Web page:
Nine Deadly Sins with Coffee

“I read the brochure for the workshop,” she said, trying to look only partly interested.

“Ah, good,” I replied. It’s a long-practiced routine between us, this mutual act of mind-fishing.

She sipped her coffee, waiting for my silence to break . . . Nothing . . .

“. . . And I don’t understand the significance of that funny circle thingy,” she said, irritated that her half hour in the coffee shop was being eaten up by my exasperating ways.

“The ennea-thingy?” I asked, all innocence.

“Yes, dammit, the ennea-thingy!” she whooshed–yes whooshed.

“Would you like me to explain it?” I asked her; then added, looking slyly at my watch, “Well, as much of it as we can fit into the remaining fifteen minutes?”

“Yes . . .” The tone was flat, for fear of losing more time. “I’d like that.”

“From one very interesting perspective, it’s all about the nine deadly sins,” I said, looking earnestly into her hazel eyes and watching to see if she spotted the humour. She didn’t . . .

Instead, she asked, reasonably, “Aren’t there supposed to be seven?”

“There were originally eight,” I sipped my own latté, in no hurry at all. I wasn’t trying to be difficult, but with Alexandra, you have to be slow and deliberate or she would race off at a tangent. I wanted her to digest what I was saying, coming back for more rather than hurrying it.

I continued, “The original list was: gluttony, lust, avarice, sadness, anger, acidia, vainglory, and pride.” I could see her filing them away, her lips moving in silent repetition as her well-ordered mind did its recording.

The wind and rain pounded the seafront cafe’s windows. She glanced up at the streaming glass, frowning at the thought of her onward journey in the rain. She shook her head to clear away the unwelcome distraction.

“But you just said nine?”

“I did. The Desert Fathers, who invented them to protect the core of the teachings in the centuries after Christ, are said to have left out or concealed the hidden one.”

“A hidden sin?” she said, looking at me with snaky eyes. “This is not going to be quick, is it?”

“No,” I replied, “But it will be fun . . .”

“Fun as in a deadly sin?” her grin was wicked. She was returning to form.

“Fun as in the deadly sin as signpost.” I replied, knowing that she would not be able to resist the hint of adventure.

“Signpost?”

“Signpost . . .”

She drew a breath before saying, “So there were originally eight, but they missed one, so it’s really nine, but the world only recognises seven of them anyway–and all this is about that geometrical ennea-thingy?”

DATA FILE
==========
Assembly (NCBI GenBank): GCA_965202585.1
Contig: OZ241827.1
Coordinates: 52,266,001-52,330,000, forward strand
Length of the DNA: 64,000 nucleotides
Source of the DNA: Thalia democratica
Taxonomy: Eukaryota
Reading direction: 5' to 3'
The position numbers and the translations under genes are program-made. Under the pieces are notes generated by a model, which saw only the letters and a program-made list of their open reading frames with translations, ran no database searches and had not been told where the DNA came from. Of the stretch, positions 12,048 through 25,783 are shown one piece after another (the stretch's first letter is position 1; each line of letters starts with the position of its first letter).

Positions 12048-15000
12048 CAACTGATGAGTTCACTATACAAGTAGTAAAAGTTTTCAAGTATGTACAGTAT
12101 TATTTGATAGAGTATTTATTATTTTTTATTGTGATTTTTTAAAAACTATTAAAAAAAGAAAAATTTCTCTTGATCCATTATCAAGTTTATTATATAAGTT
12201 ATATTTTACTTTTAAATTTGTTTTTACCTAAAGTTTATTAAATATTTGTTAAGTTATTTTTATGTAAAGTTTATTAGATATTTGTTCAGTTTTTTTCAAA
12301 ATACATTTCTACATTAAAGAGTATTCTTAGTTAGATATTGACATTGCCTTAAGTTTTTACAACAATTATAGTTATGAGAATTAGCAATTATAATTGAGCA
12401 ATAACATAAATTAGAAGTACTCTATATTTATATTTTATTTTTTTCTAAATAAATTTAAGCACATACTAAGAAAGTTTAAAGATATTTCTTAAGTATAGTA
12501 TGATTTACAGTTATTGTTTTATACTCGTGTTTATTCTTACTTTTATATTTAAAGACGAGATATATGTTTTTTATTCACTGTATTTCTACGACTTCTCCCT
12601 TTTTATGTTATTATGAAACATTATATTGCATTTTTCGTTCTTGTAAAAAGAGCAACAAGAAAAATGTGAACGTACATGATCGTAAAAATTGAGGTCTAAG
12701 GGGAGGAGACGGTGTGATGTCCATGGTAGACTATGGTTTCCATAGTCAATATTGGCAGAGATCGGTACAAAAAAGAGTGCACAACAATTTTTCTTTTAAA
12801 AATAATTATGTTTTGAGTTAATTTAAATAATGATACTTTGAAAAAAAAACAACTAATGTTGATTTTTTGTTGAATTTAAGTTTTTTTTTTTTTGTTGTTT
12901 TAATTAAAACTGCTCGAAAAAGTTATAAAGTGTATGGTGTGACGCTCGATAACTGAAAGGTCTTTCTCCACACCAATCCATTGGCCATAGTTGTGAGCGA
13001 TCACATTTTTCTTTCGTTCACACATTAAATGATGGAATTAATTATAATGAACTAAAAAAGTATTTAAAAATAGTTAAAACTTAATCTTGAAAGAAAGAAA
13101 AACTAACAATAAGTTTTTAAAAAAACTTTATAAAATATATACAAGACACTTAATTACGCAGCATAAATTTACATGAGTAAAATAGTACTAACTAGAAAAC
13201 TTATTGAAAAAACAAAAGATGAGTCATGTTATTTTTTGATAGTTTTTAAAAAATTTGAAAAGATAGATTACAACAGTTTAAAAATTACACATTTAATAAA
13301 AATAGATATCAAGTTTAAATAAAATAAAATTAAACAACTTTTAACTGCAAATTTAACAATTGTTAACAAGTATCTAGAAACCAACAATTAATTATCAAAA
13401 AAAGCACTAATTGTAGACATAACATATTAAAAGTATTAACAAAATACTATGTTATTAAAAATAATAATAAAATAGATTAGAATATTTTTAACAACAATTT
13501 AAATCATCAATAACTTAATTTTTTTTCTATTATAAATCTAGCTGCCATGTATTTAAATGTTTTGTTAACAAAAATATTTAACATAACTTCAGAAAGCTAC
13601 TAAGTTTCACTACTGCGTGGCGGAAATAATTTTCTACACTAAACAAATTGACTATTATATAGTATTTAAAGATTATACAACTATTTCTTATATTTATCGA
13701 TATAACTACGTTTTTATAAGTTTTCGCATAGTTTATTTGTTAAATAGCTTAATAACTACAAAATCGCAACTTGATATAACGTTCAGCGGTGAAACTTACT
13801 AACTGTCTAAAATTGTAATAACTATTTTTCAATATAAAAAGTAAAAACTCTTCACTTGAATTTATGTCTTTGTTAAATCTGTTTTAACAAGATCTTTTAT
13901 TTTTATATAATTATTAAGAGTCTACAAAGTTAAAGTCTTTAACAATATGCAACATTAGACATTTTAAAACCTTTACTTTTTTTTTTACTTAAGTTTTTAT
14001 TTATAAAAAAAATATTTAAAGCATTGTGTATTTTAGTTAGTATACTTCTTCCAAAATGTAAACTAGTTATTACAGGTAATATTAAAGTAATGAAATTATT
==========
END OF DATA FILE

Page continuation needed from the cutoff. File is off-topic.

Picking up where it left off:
“Precisely!” I said, nodding my encouragement and driving her nuts.

“Where does the first signpost point?” She grasped at it, trying for something concrete she could file away as exhibit A. She was a barrister, after all. I watched her let the air escape from her lungs in a long sigh, calming herself. We had known each other for a long time. I tried to deliver what she needed from my odd and eclectic knowledge, but it wasn’t always what she wanted.

I held up a vertical finger. “Good question.” I said. “The answer depends on whether we start at midnight or not.”

“Midnight?”

I took off my watch. I had to start being more helpful and less infuriating or I would end up wearing her coffee cup. I placed the watch by her saucer, with the twelve position facing her. “What’s at the top of the watch?” I asked.

“Top . . . Oh I see, twelve!” she said, then added quickly, grasping the point, “As in how we look at it on our wrist–as in not one . . .”

“Just so. We see it every day, but the watch hand begins with the highest number, rather than the lowest–which in this case would be a one.”

“And the ennea-thingy?” she asked, beginning to get my point.

“Begins with its highest number, too . . .”

“As in nine!” she chortled, triumphantly. She grabbed a spare serviette, whipped her pen out of her suit pocket, drew a quick circle and stabbed the pen at the top, turning the wound into a figure nine.

“Just so,” I nodded my approval.

She smiled up at me from a very tigerish half crouch over the table. “So, where does the nine signpost point?”

I shook my head. “It would spoil all the fun,” I said unreasonably.

“Spoil my fun, you mean!” There was a slight flaring of the nostrils. Under other circumstances I would have been in trouble.

“No,” I protested. “Missing your train . . .” I pointed at my watch, still lying on the table near her.